This twisted corruption of truth is the soul of hyper-grace.

4) “Pelagius starts from the natural man, and works up, by his own exertions, to righteousness and holiness. Augustine despairs of the moral sufficiency of man, and derives the new life and all power for good from the creative grace of God.” (Schaff, III, p. 787-788)

Here hyper-grace will stand vehemently – and rightly – with Augustine and denounce the natural man’s ability to exert his way to righteousness and holiness. But because hyper-grace is built on convoluted corruptions of truth and not on the solid rock of Jesus Christ, hyper-grace “rescues” its followers from God’s requirements of godliness and good works ( 2 Pet. 1:5-7 , Jas. 2:22 , Eph. 2:10 , etc.; top) and “delivers” its followers back to the natural fallen man so that he or she can comfortably be as worldly as everyone else in their culture. It is to be noted that hyper-grace enjoys its most popularity in affluent and wealthy cultures.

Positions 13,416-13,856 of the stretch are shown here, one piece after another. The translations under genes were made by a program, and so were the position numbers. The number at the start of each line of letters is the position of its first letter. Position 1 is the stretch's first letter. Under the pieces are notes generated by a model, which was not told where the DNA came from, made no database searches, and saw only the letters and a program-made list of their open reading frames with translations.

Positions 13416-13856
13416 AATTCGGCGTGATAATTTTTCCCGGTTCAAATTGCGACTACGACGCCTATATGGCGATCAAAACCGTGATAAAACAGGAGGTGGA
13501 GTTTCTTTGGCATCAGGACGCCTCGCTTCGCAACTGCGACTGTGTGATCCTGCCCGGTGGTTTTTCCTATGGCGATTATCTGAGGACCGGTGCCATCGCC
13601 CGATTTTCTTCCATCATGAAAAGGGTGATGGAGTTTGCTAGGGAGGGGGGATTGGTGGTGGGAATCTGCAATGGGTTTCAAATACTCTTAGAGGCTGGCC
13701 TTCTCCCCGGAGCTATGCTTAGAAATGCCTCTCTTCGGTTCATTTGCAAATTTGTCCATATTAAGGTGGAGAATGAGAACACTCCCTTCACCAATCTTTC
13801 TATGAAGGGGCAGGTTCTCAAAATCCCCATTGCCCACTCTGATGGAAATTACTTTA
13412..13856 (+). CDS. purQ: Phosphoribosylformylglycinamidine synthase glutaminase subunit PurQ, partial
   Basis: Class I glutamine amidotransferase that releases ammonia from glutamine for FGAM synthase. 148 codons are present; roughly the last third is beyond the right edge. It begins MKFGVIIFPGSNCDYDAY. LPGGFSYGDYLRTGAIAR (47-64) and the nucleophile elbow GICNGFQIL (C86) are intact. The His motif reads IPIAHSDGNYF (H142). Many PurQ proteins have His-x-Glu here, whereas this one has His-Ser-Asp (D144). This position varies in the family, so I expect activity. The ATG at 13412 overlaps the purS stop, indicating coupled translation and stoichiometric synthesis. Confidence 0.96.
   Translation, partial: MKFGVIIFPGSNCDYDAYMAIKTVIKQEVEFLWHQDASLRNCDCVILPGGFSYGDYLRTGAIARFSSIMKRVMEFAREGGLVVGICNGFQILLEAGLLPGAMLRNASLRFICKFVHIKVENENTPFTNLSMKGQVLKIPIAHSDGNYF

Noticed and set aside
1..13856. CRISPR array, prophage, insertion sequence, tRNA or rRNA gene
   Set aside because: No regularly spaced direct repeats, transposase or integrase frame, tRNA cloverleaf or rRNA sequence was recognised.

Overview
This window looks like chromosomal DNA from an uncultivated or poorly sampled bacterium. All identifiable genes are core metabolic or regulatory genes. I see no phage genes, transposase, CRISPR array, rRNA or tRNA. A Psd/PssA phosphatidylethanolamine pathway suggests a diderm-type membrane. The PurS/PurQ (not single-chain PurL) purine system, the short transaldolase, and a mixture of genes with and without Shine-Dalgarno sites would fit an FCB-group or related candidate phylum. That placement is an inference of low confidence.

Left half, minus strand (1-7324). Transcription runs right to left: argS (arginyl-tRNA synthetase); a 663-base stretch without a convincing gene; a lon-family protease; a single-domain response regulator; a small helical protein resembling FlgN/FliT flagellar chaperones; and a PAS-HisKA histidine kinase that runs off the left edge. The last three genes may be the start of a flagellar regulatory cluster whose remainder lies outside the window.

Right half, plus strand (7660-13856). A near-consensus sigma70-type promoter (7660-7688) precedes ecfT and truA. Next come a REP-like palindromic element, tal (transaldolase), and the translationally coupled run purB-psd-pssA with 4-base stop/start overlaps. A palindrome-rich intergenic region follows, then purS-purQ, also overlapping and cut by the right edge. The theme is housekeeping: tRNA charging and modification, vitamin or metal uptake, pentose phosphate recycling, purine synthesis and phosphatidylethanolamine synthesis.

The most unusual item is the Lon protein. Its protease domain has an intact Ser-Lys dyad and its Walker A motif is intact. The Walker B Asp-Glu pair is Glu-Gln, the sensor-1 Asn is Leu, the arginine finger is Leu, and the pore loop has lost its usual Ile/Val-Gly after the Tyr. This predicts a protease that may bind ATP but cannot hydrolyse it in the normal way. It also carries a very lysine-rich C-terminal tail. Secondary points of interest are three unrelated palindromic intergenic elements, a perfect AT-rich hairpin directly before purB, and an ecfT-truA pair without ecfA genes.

5) “The [Pelagian] system proceeds from the liberty of choice to legalistic piety; the [Augustinian] from the bondage of sin to the evangelical liberty of the children of God.” (Schaff, III, p. 788)

Hyper-grace will use the vocabulary of Augustine and the New Testament but, in reality and like much of churchianity today, will lead its followers, not into evangelical liberty so as to be good like God and Jesus, but into lawlessness (what is right in one’s own eyes) that enables one to use “liberty” to indulge the more subtly sinful desires of the flesh, especially our materialistic and religious flesh.(see Gal. 5:13 ) To be certain, gross and obvious sins are condemned but self-centeredness and covetousness (renamed “prosperity” and labeled a “blessing” from God) and dissensions (Greek dichostasia [ 1370 ]), sectarianism, schisms and heresies (in its original meaning of “party by choice” – see hairesis [ 139 ] – Gal. 5:20; top ), the predominate sins of churchianity today, are practiced, condoned and encouraged. True liberty, the ability to break free from the bondages of evil, wickedness and sin in all its forms so as to be, in practice, good and godly, is thus transformed into a license for sin – again, primarily because God’s holiness and law is utterly disdained and sin, to the hyper-gracist, is much less than what it is in the Bible.

6) “To the [Pelagian] Christ is merely a teacher and example, and grace an external auxiliary to the development of the native powers of man; to the [Augustinian] He is also Priest and King, and grace a creative principle, which begets, nourishes, and consummates a new life.” (Schaff, III, p. 788)